Fair housing laws aim to promote equal housing opportunities for all; large financial penalties often accompany violations. 

Note: All classes marked with an * are specifically protected under California law.

Adverse Action Notice Requirements

Under the Fair Housing Act and FCRA, landlords are required to provide tenant-applicants with information if their application is rejected because of something on these reports. Applicants can request a free copy of the report within 60 days of their application being denied.

Avoiding Discrimination During Screening

Fairness in the screening process is a legal requirement but also essential for any ethical real estate business. The guidelines in the Fair Housing Act clearly outline how to prevent discrimination based on certain protected classes. However, every landlord must ensure their practices adhere to these standards.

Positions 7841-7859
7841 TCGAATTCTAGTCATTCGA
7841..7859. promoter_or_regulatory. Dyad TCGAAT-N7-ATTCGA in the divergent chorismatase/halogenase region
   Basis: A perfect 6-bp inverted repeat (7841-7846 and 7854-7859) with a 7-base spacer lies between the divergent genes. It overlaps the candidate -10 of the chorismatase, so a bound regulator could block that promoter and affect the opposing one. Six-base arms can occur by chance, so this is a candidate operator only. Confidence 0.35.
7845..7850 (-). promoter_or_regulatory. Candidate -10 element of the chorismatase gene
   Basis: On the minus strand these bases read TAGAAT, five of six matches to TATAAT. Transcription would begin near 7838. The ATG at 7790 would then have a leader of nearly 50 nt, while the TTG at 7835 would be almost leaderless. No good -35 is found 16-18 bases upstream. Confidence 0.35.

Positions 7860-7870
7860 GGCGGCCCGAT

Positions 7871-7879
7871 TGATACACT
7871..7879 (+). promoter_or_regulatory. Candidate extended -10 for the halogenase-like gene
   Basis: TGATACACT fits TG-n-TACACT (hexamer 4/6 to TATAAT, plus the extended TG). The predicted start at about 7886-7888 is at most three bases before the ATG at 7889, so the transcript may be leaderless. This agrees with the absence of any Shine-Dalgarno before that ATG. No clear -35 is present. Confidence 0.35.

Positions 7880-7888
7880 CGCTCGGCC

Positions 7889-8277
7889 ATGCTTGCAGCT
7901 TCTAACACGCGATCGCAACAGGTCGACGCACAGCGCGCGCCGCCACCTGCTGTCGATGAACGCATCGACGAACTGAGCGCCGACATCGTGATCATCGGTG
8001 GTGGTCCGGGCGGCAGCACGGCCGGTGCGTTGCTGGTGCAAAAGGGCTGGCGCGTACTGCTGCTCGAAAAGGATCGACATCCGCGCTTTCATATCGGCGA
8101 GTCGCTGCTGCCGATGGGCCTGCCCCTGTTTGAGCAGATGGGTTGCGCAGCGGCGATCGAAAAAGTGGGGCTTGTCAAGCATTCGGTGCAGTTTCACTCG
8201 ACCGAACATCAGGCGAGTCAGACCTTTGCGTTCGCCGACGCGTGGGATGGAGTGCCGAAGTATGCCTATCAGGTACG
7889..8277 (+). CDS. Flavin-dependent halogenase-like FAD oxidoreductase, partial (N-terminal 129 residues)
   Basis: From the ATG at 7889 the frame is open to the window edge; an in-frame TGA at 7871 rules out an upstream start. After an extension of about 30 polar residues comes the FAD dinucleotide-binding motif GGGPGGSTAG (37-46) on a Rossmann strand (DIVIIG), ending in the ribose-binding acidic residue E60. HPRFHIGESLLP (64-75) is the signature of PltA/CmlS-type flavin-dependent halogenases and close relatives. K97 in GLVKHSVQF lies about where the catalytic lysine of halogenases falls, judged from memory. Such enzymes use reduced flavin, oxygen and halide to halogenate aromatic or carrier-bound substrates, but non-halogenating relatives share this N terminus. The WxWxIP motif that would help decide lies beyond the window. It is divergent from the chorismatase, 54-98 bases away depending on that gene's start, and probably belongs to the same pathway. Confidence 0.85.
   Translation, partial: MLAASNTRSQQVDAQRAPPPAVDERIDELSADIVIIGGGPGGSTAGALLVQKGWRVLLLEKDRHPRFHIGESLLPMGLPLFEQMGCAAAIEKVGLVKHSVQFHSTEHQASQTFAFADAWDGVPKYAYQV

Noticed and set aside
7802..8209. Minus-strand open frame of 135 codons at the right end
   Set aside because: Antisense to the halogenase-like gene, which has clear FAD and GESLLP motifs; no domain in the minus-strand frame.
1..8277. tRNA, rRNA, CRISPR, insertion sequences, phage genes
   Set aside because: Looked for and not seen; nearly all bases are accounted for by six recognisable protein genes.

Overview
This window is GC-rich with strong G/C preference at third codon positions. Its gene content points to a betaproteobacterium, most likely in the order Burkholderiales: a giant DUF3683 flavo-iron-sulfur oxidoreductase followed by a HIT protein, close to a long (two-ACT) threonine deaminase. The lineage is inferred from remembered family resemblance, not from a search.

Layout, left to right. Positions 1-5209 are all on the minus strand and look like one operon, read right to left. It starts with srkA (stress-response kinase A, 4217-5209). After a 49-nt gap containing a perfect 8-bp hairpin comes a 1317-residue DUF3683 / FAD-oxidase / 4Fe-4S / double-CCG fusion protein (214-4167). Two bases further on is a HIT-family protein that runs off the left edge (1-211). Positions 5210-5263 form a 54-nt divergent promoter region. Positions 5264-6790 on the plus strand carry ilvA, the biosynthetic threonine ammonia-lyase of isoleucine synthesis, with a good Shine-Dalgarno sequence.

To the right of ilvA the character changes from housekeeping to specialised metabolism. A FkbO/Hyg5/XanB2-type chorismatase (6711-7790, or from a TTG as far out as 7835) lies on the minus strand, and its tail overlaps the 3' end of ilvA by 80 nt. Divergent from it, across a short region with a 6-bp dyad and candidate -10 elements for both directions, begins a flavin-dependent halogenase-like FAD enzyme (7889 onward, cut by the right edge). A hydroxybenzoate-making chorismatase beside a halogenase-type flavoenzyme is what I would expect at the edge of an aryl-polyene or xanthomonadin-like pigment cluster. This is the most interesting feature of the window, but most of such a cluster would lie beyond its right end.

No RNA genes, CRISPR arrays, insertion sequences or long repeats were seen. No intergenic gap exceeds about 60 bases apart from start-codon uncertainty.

Here are three steps to avoid discrimination during the tenant screening process.

  • Use the same screening criteria for all applicants. From credit checks and rental history to income verification and the questions you ask during the interview, remaining consistent helps avoid unconscious bias.
  • Stay informed on fair housing laws to keep you and your team up-to-date on all legal requirements and best practices.
  • Keep detailed records of all interactions and decisions during the screening process to maintain transparency and accountability.

6 Steps to Effectively Screen Tenants

Now that you know the basics of tenant screening, let’s explore six easy steps to effectively screen tenants.

1. Conduct a background and criminal record check

Looking into a tenant’s personal history can help you avoid renting to someone who is likely to default on payments, engage in inappropriate behavior, and damage your property. There is a lot to be found online with a quick Google search, but you should also ask for written permission to run a police records check. 

Remember, you can only request a criminal records check for the past seven years in California.

2. Run a detailed credit check

Analyzing a potential tenant’s credit score and credit report shows how likely they are to pay their rent on time. In the US, credit scores range from 300 to 850. The higher the credit score, the lower the credit risk.
Credit score What does it mean?